History of the Edgar Training Foundation
There are few sports that have created dynasties in the world but one in particular that has managed that rarity is show jumping – but only two have evolved – the Edgar/Broome families and the Whitakers – all famous within their own time frame. The Edgars became a house hold name with show jumping with their world famous partnership with Everest – successful to such a degree the television advertising of Everest reduced considerably over the years as the teams success constantly being televised took over that role during the business partnership
Ted is married to Liz Edgar, younger sister of David Broome.
Ted who competed in junior competitions, graduated to senior competitions in 1949. The best horse he has ever ridden was the chestnut mare Jane Summers on which he won many major competitions, including the Horse and Hound Cup in 1956, the National Championship in 1958, the South of England Championship in 1959 and the Welsh Championship in 1960. They also won the Leading Show Jumper of the Year Championship at the Horse of the Year Show in 1958.
Ted was purchased an ex-American rodeo horse Uncle Max and later that summer the combination won the prestigious King George V Gold Cup at the Royal International Horse Show, the only time show jumping has taken place on the immortal Wembley Stadium turf.
In 1971 Ted created a business partnership with the Everest Double Glazing Company, and all horses under their remit took the prefix ‘Everest’ and the Everest Breeding Stud was born. Due to the prolific achievements of the next few years under the guidance of the Edgars show jumping team show jumping came to the fore front of sport, televised by BBC on a regular basis the team trained and produced the likes of Olympian Nick Skelton, Emma Jane Brown, Geoff Luckett, Lesley McNaught and Janet Hunter all still either competing at top international level or have major interests in equestrianism still.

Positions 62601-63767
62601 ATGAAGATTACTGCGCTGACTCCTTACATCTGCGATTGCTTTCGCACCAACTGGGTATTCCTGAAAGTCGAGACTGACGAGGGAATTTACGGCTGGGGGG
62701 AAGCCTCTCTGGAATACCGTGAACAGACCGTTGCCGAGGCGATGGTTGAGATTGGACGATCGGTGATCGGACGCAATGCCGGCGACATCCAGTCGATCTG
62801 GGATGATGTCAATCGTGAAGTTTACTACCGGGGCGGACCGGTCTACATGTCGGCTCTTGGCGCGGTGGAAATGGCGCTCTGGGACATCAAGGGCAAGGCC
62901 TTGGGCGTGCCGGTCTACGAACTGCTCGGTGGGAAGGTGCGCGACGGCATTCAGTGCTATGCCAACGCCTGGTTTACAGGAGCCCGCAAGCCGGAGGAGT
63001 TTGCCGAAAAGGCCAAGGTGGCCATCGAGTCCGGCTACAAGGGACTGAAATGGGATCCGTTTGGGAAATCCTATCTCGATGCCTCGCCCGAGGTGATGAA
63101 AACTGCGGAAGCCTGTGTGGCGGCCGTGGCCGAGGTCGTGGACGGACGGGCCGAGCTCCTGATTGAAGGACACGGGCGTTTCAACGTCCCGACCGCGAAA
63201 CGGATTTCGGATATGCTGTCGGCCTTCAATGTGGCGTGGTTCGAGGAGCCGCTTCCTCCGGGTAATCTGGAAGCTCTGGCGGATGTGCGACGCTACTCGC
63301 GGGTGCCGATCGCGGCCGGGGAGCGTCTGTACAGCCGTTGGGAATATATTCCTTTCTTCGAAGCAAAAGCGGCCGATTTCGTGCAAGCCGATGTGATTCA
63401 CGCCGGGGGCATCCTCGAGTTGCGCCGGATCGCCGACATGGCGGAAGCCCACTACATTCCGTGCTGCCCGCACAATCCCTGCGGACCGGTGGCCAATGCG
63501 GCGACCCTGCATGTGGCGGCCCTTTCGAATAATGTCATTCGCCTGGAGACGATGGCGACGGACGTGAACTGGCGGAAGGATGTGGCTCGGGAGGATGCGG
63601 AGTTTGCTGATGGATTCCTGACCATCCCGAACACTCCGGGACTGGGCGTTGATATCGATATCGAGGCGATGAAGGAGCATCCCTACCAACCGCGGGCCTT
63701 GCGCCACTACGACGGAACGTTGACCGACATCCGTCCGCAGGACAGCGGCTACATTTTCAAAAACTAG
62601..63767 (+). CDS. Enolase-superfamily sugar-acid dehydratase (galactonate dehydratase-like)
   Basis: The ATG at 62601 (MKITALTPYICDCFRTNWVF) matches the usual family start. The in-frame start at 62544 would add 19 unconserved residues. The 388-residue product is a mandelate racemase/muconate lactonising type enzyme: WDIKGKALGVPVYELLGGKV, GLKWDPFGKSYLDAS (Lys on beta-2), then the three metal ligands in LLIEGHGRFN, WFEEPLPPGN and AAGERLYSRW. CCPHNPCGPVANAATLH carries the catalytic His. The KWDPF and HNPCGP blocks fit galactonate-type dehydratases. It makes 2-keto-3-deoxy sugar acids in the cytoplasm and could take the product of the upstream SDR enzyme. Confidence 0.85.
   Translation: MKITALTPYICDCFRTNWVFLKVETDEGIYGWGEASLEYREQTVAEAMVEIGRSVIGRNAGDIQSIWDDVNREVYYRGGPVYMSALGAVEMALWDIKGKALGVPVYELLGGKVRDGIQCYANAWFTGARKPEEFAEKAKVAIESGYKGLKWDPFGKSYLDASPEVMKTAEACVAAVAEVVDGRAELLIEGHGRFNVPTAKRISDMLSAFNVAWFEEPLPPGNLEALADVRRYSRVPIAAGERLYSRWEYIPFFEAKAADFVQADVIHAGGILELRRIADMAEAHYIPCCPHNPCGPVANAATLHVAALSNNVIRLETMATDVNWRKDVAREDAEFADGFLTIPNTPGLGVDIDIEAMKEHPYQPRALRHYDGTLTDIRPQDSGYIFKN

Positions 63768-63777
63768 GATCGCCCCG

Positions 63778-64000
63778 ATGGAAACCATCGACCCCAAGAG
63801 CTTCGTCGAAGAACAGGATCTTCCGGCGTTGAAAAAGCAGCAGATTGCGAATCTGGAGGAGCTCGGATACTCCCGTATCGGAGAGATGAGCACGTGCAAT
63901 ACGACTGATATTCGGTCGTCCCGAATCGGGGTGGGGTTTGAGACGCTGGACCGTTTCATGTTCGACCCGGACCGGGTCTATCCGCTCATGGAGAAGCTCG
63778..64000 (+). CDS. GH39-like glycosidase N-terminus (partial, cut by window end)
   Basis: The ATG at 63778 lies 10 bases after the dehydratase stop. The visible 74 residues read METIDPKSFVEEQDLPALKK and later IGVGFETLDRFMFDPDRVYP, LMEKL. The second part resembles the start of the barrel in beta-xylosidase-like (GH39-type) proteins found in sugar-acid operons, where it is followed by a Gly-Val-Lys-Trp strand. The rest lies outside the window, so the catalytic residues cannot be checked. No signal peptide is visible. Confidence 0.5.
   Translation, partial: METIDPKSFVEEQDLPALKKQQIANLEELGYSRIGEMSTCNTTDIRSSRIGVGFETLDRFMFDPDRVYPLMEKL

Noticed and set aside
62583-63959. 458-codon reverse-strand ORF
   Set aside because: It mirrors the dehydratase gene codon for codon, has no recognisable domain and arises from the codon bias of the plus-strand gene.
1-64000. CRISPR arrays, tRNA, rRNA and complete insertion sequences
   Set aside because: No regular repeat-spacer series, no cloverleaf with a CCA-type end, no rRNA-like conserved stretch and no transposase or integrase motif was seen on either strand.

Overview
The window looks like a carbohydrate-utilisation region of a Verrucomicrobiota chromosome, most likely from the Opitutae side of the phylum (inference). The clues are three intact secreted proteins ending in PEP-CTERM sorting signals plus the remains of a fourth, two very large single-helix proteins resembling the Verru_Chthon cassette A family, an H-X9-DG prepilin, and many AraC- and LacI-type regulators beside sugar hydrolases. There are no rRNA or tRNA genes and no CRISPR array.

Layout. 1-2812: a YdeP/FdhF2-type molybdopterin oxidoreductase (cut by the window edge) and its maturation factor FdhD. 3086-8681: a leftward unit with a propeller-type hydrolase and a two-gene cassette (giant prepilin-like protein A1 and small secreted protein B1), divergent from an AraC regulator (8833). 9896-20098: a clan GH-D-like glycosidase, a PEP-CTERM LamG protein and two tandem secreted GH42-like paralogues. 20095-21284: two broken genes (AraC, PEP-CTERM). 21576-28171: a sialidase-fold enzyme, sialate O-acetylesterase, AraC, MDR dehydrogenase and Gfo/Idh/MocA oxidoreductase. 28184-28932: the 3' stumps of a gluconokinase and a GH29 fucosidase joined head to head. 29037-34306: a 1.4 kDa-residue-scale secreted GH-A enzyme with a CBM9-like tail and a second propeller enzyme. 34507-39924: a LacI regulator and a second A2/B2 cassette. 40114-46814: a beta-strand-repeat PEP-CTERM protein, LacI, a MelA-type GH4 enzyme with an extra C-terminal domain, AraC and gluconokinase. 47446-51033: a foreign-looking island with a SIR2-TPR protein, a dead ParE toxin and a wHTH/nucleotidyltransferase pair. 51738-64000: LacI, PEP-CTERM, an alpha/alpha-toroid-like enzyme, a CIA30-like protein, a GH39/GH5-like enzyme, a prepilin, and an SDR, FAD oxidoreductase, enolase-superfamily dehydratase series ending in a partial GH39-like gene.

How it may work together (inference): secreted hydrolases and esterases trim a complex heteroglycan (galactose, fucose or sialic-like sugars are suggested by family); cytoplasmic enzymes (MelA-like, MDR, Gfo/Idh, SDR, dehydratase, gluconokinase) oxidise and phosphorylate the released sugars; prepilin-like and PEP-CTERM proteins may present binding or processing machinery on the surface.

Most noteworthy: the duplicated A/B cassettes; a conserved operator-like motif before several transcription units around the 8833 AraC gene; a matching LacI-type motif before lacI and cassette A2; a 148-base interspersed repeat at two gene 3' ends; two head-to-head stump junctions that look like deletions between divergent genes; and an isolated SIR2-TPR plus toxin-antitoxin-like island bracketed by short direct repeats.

Ted created one of the first ‘Horse Friendly’ American Barn complexes in the UK – allowing horses to view activity within the complex or turn and face the outdoors to relax and ‘turn off’. This type of infrastructure resulted in the height of success for the Edgar Stables
At the age of twelve Liz made her first appearance at the Horse of the Year Show and by the age of fifteen she was sweeping the board at County Shows.
In 1960 and 1961 she won the Young Riders Championships
She has won the Queen Elizabeth II Cup a record five times, in 1977, 1979, 1981, 1982, and 1986. A record that still remains unbeaten.
In 1980 Liz became the first woman ever to win the Aachen Grand Prix and she was also a member of the winning Nations Cup team at Hickstead that year. She was offered a place on the team at the Rotterdam Olympic Games held in 1980, although she declined. Liz has represented her country on numerous occasions in Nations Cups.